The lawsuit accuses Gentile of offering fake verified reviews for a price and of telling potential customers that they can just ship empty boxes to his writers for the website to recognize the purchase. These sham endorsements are typically posted by established accounts, which you'd think twice of associating with sketchy practices. It accuses Collins' website of running the same scheme, as well, though he denied the charge to Seattle Times. He told the publication that he just acts as a middleman between shop owners and customers willing to write reviews.
If you visit Collins' website, however, you'll find that it clearly states that "A purchase of [the seller's] product is not required for [buyamazonreviews.com] to post a review." It also notes that each piece will be written by someone "who specializes in writing testimonials for products and services." While Amazon hasn't issued an official statement yet, the sources say it has charged all the aforementioned providers with copyright infringement (for using its logo), deceptive acts and violation of the Anticybersquatting Consumer Protection Act and the Washington Consumer Protection Act, among others.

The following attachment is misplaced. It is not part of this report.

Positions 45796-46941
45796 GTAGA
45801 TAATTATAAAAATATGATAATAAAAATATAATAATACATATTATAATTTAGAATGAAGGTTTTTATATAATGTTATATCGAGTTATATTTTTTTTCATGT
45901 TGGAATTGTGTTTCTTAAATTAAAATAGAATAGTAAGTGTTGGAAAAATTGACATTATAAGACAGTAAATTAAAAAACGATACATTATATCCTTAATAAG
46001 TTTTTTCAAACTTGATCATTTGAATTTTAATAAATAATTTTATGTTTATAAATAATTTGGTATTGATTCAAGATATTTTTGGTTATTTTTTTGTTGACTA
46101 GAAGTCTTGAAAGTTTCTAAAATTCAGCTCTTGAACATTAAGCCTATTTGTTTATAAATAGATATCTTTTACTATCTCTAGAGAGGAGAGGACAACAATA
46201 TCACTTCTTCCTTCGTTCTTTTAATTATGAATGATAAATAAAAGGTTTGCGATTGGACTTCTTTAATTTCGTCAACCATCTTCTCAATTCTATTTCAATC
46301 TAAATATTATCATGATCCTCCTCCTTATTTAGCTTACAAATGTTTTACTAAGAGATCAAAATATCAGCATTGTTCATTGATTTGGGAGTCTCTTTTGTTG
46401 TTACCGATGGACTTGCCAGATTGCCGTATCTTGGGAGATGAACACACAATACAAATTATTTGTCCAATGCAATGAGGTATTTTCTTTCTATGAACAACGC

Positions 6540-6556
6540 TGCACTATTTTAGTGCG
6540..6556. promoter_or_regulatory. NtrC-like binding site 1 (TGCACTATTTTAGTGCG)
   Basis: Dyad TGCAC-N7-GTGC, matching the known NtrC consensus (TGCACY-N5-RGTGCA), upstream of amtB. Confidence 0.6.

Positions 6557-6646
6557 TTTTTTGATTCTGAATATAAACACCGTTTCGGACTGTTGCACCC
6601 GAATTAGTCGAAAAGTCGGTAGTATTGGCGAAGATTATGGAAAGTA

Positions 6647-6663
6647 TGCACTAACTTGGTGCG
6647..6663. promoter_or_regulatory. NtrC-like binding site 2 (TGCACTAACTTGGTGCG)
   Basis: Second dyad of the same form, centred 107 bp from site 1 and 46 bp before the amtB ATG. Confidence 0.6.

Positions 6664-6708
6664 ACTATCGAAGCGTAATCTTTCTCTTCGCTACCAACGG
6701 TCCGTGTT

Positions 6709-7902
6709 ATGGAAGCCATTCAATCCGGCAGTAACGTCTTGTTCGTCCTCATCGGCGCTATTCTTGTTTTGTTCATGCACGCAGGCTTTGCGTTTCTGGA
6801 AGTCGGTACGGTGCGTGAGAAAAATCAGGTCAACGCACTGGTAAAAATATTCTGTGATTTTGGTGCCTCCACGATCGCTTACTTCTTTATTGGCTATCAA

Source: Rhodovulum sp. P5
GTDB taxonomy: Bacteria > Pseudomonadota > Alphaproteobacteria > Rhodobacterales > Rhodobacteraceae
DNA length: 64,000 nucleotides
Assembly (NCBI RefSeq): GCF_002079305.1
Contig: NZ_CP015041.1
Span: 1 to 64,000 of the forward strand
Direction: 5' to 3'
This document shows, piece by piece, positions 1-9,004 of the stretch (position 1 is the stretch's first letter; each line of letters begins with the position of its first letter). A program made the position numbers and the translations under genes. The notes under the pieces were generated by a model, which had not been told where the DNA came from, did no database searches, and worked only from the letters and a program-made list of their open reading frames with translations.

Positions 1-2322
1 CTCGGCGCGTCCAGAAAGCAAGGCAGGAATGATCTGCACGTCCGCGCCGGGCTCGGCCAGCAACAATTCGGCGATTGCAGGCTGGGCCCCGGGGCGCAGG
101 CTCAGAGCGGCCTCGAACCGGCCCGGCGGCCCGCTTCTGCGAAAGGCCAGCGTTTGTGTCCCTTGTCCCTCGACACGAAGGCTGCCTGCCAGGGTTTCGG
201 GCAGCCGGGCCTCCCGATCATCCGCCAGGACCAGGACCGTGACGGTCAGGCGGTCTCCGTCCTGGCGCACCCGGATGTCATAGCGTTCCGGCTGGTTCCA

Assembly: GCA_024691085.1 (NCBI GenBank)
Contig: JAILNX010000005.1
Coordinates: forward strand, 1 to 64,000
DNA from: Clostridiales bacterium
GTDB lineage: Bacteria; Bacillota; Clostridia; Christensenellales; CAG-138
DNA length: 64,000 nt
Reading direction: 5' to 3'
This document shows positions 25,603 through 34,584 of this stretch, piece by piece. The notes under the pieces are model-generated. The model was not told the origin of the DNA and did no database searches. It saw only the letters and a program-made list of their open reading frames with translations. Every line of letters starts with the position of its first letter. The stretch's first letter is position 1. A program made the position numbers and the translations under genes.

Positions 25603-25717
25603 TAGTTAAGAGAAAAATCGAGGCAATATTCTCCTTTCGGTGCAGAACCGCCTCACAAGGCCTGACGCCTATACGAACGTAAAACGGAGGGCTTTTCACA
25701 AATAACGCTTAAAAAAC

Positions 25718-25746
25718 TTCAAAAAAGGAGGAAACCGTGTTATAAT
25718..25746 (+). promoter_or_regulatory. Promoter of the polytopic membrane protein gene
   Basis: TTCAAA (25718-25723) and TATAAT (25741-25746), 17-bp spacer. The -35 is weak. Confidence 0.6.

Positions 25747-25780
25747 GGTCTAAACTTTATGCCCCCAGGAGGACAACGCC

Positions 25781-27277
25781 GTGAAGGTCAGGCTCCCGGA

This might be the first time the company has filed a case against fake review providers, but the practice has been going on for a long, long time. If you recall, Belkin had to issue an apology in 2009 after it was discovered that one of its employees solicited fake positive testimonials. A tablet-maker's Managing Director was also forced to resign in 2011, after he was caught posting five-star reviews under fake names.